Texas counties report problems with mail-in ballots
BONHAM, Texas (KTEN) — The Texas Primary elections were less than a week ago, and the focus now for county election administrators is gearing up for the May special election.
Both the Fannin County Clerk and a Grayson County election worker told KTEN their biggest challenge on March 1 concerned mail-in ballots.
Almost half of Fannin County's absentee ballots were not accepted when originally received.
Changes to Texas mail-in ballots were part of Senate Bill 1 signed into law last year.
Fannin County Clerk Tammy Biggar says voters sending in their vote must now include the last four digits of their Social Security or driver license number, something that was not previously required.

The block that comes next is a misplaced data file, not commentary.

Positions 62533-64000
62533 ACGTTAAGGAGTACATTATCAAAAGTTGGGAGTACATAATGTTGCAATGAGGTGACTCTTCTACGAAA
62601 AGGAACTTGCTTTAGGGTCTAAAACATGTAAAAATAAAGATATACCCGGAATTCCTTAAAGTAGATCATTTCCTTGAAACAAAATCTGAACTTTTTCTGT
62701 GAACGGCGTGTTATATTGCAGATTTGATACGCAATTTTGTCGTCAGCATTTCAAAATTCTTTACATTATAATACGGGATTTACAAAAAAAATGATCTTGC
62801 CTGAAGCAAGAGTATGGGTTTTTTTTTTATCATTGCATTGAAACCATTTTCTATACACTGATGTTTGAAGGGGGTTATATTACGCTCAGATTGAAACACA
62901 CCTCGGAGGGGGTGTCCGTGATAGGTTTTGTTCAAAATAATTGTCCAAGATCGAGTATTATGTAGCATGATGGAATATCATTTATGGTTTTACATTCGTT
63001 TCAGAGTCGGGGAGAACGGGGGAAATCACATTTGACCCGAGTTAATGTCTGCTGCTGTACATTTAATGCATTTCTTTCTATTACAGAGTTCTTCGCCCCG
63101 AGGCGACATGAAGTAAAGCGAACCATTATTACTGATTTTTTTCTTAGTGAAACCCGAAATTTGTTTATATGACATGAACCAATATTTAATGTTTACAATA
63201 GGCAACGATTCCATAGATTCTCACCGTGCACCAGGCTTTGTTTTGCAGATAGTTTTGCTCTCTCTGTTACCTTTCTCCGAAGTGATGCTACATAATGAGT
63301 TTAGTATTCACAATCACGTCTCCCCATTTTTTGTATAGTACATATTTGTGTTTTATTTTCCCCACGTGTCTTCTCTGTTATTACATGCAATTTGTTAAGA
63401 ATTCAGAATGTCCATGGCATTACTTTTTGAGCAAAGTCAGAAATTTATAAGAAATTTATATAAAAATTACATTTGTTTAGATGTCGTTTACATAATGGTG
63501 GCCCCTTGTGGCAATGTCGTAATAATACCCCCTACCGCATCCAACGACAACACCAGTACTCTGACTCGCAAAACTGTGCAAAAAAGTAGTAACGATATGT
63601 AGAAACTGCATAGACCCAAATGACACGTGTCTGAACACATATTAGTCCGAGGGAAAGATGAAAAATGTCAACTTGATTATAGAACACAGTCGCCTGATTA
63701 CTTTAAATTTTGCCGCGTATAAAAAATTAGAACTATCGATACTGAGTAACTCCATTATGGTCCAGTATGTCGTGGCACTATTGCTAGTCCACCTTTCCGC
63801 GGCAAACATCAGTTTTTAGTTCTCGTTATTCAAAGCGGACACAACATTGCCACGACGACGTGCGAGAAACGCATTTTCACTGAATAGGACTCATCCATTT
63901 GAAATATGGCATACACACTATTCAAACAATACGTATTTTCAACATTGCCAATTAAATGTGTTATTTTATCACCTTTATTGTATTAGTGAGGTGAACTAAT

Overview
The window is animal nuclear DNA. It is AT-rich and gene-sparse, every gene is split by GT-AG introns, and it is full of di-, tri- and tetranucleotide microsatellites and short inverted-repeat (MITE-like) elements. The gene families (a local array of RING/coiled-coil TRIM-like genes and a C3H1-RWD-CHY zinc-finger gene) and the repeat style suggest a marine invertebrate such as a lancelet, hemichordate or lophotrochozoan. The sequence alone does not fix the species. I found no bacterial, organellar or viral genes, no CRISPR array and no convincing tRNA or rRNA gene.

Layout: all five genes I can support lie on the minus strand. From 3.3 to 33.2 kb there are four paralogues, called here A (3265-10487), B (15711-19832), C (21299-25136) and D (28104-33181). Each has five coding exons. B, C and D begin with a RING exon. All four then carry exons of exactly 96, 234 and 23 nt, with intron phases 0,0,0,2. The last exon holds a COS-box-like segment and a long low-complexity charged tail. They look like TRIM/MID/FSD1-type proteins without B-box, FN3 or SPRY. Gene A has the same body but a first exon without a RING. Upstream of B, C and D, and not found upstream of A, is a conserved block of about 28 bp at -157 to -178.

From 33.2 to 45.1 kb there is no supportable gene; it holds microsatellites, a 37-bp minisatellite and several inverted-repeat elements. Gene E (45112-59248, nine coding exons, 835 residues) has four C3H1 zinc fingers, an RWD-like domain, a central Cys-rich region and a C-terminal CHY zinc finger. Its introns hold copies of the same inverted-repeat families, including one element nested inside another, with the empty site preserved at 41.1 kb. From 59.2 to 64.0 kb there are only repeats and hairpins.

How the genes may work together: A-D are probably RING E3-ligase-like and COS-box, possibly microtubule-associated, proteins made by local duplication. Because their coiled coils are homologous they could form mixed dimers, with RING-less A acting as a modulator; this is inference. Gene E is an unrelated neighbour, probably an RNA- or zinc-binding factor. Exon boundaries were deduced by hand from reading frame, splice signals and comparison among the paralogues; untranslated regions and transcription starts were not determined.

Fannin County saw a 46 percent failure rate on absentee ballots received for the March 1 election, and she believes that may have to do with the size of the wording on the ballot.
"What is difficult is this side right here; the print is really small," she explained. "I know you'll take a close-up, but you couldn't see it otherwise. You have elderly voters who don't see well to start with; then they have to get with this flap here."
The next election in Texas, a special election, is on May 7. Biggar hopes there is a solution to the mail-in ballot failure rate before the General Election in November.
Overall, about 22 percent of registered voters cast a ballot in the Fannin County primary election through absentee, early, and election day voting.